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Caring for the Spiritual Life of Others

April 16, 2010

I met a friend for lunch earlier this week. It was a great time of sharing, catching up, and talking about the ministry we are involved with to plant a new church in Portland. I truly enjoyed the time, and I walked away feeling like it was positive and uplifting to both of us.

Later that night I was praying about our time together and the ministry we are a part of when God gave me a check in my spirit. I felt he asked me, “Did he feel you cared about him spiritually?” I had asked how he was doing, inquired about his schedule and his family, showed concern about the stress his family is under, and we had talked about how to build a stronger and healthier community, but spiritually we had not really connected. Honestly, I have no idea how he is doing with God. I don’t know if he is investing in that relationship. I don’t know if he is feeling encouraged and uplifted. Although we talked some about the cost of following Christ faithfully and sharing what we have (time, resources, money, possessions), I would not say anything happened during our time together where my presence in his life truly sharpened him.

This led me to think of others in my life. I have not even had much contact with my closest friends lately due to things going on in life, and I do not know how any of them are doing spiritually. I went to my community group (home group) and we shared over a meal and about a passage of scripture, but truthfully I didn’t share my heart or open the door to listen to theirs about how they are doing with God.

Why do we have relationships?

God calls us to community and relationships with others. I think scripture is pretty clear about how important God feels relationships are, but I have to ask why. At a very foundational level I see two reasons for relationships: 1) To teach us: a) support, encourage, uplift b) train, equip, guide, instruct, lead 2) For us to teach

We all start life with parents or guardians who are teaching and guiding us. They provide for us physically, emotionally, spiritually, and mentally. They support us, equip us, and help us to become mature and healthy people (at least we hope they do). As we start to move beyond our parents/guardians we begin to make friends and each of those relationships either becomes one where we receive, we give, or there is receiving and giving shared back and forth. Sometimes the receiving and giving is unhealthy, but foundationally it is still giving and recieving.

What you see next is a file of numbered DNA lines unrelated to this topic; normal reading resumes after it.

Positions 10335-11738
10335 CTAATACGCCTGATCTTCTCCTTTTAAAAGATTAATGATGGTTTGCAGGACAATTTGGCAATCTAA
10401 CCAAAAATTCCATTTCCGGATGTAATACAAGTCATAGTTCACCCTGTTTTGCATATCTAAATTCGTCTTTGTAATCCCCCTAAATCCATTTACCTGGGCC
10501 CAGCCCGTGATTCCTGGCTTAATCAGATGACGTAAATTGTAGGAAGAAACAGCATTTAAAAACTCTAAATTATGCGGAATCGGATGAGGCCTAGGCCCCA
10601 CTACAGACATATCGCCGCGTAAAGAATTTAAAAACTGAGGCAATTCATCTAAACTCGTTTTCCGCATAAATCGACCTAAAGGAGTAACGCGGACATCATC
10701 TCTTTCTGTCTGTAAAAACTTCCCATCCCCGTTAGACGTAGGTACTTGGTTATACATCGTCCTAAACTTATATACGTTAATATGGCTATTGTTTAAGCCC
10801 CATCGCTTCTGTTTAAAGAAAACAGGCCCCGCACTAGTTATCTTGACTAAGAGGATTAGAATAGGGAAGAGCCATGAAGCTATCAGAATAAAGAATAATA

How do we give and receive spiritually in our relationships? 

How do we care for the spiritual life of others?

This is a really important question for me as I am involved in a church plant and several ministries right now. Every day my heart and focus are on impacting the lives of others, and if I am not impacting them in a way that draws them to Christ I am missing something very important. I want to move my relationships past just sharing the circumstances of life and hanging out together, and be involved in peoples lives at a level where we both grow, change, are challenged, and uplifted. I know it will move my relationships to a deeper level, but also a more vulnerable and at times uncomfortable level. That will be hard, but worth the price.

Church in America has become a place where people come to receive passively. The main focus of church is a weekly worship service which in most cases involves sitting and listening to someone speak at them with no direct involvement and interaction on the part of the listener. Beyond that worship service the main focuses are often around being involved in a program and serving. If we step back and look at what is being communicated, we are saying that listening passively is enough to fill, teach, equip, and lead someone and then they are ready for service.

Are we equipping the church? Are we honestly caring about their spiritual life?

I am wrestling with how to care about the spiritual walk of those around me and how to express that to them. I want to support them to dig deep with God, to provide opportunity for open questions and dialogue, and to help instruct and equip them in areas they have not yet had a chance to grow. I am not sure exactly what that looks like yet, but as I reflect back on my lunch conversation and my community group from this week I am certain I am not there yet.

I love my friends and church family, and I know that the most important thing in their life is that relationship with the Lord. If I truly love them, and if I truly love the Lord I need to care for the spiritual connection and relationship they share together. Nothing will impact my relationship with them more than the health of their relationship with God.

How can we care for the spiritual life of others? Evangelism? Discipleship? Community?
Practically, what can we do and how can we live lives invested in the spiritual life of others?

I think this question is going to burn on my heart for a long time to come.

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